The Redemption of Althalus, Paperback
3.5 out of 5 (4 ratings)


A fabulous brand new Eddings standalone fantasy, set in an entirely new magical world.

Burglar, armed robber and sometime murderer, our hero Althalus is commissioned to steal a book from the House at the End of the World by a mysterious cloaked stranger named Ghend. At the House at the End of the World, he finds a talking the same room as the book Ghend described.

What he can't find once he's in the house is the door by which he entered.

Only 2467 years and an ice age later does Althalus re-emerge with the cat, Emmy.

He's read the book written by the god Deiwos, whose evil brother Daeva is trying to unmake the world.

Emmy is in fact their sister and she's setting out to save the world with Althalus to help her. No easy task. First there is a quest to unearth the magical knife that will enable Emmy to assemble her band of essential helpers: Eliar (young soldier), Andine (leader of a small country), Bheid (black-robed priest), Gher (ten-year old orphan), Leitha (telepath/witch). Battles follow against Gelta the Queen of Night and the armies of Daeva involving many devious manoeuvres in and out of the House where Doors can be opened to any place at any time. Daeva has his Doors, too. When Daeva can't win through battle, he tries revolution.

When Dweia (Emmy) can't win any other way, Althalus will persuade her to lie, cheat and steal - reciprocating the lessons in truth, justice and morality Emmy has been giving him for some while. The existence of the world hangs in the balance and love cannot be guaranteed to triumph in this glorious epic fantasy.


  • Format: Paperback
  • Pages: 928 pages, maps
  • Publisher: HarperCollins Publishers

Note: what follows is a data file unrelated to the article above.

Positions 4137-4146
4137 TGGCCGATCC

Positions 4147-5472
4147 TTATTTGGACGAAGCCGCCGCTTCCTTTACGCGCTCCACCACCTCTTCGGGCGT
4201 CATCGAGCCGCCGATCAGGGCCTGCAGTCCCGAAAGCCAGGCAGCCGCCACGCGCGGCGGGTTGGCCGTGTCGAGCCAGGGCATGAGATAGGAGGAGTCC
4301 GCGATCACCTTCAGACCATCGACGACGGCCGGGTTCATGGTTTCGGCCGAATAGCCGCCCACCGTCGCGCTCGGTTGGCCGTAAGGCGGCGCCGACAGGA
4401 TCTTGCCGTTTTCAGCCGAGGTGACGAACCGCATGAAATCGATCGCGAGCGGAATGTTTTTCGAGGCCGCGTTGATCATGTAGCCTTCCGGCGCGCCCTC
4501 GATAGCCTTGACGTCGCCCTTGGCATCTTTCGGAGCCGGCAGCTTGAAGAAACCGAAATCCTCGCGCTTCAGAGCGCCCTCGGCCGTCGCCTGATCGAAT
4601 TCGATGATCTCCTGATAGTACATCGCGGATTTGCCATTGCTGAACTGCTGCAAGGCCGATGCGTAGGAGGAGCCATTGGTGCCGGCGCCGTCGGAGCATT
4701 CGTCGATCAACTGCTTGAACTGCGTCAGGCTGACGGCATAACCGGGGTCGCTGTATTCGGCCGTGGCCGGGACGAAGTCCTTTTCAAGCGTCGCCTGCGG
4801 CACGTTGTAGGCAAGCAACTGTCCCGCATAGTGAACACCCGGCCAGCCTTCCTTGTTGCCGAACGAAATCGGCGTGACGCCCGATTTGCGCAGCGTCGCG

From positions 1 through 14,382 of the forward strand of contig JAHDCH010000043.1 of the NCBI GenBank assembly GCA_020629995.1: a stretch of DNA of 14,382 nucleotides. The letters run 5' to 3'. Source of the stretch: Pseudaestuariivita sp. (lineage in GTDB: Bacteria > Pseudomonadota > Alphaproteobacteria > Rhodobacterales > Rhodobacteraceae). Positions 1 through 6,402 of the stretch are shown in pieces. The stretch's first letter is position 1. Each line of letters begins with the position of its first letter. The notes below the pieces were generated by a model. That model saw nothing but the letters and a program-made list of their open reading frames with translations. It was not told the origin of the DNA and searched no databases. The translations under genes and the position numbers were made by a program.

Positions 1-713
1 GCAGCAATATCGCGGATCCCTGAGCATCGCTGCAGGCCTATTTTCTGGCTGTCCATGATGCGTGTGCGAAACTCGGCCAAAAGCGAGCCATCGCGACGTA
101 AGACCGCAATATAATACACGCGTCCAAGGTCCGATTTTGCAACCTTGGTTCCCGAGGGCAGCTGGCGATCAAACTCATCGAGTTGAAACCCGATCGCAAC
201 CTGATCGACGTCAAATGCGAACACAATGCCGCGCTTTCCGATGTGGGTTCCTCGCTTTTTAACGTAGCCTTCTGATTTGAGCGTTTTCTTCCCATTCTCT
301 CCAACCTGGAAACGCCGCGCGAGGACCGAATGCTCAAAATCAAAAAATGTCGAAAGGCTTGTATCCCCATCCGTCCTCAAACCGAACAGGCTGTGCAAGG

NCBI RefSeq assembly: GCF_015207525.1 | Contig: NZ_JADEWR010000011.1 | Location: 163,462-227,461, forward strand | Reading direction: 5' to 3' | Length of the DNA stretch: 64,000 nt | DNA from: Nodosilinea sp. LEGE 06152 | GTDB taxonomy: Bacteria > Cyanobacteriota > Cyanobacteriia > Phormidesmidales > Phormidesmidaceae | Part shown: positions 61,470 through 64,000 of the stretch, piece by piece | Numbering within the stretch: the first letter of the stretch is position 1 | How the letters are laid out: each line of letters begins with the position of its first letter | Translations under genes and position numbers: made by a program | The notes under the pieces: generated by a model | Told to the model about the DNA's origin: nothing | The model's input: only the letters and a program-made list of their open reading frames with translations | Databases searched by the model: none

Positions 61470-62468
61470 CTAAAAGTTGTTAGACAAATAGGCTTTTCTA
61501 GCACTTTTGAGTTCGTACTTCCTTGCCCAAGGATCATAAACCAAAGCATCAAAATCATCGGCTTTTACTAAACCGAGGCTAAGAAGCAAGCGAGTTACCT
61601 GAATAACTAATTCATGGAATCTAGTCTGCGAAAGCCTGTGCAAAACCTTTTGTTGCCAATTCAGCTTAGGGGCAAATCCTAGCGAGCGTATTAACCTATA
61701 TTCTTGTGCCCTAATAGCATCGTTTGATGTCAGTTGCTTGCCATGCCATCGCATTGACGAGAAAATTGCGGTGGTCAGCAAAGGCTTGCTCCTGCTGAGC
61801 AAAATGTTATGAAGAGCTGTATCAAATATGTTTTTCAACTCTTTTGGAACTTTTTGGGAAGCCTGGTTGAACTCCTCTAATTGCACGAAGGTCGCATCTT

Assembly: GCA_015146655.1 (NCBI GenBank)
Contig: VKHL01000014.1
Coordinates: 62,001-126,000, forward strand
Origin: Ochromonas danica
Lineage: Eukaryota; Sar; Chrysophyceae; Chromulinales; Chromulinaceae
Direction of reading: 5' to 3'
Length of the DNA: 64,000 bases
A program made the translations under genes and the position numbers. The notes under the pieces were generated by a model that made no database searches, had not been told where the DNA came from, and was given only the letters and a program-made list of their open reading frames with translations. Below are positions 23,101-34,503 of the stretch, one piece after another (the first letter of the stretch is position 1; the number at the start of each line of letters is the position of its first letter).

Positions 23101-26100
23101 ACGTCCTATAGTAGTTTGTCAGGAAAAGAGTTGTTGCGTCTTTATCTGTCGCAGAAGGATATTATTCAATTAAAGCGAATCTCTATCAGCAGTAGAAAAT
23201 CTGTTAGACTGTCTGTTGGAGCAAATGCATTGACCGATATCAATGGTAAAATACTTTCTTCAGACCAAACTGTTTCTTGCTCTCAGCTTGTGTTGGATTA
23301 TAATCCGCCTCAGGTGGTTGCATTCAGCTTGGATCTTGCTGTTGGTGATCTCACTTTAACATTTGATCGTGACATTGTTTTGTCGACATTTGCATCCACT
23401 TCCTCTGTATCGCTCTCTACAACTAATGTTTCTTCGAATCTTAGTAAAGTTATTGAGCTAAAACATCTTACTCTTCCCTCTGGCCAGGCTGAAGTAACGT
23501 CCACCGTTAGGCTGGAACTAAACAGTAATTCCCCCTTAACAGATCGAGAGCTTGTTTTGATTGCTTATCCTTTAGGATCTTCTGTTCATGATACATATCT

• Publication Date:
  • Category: Science fiction
  • ISBN: 9780006514831



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Showing 1 - 4 of 4 reviews.

Review by

Formulaic fantasy. It's still a good formula, though I confess to tiring a bit of the sameness of the Eddings' books.This is a single-volume epic - a fat novel with the standard quest for a remarkably "human" deity. It had the usual Eddings' treatment and stereotyping of gender relationships.Perhaps I was in a bad mood when I wrote this review.. It's not a *bad* book, but not a brilliant one either.

Review by

The godess Dweia hires the masterthief Althalus to help her in the battle against her brother Daeva. They strike a deal: she will learn him morality, honesty etc. and he will learn how to lie, cheat and steal.Fun read, but it is possible to get an overdose of Eddings (especially since his series are often very alike).

Review by

Another good book full with good, gritty characters.

Review by

Abandoned. The general idea for this book was good, thief teams up with Goddess and they try to stop the minions of evil. But, the execution was poor. There were 47583 characters and the book may as well have been a play because it was so dialogue heavy. It also got very tedious them jumping to various battles through the House. And don't get me started on Emmy saying "pet" nearly every line.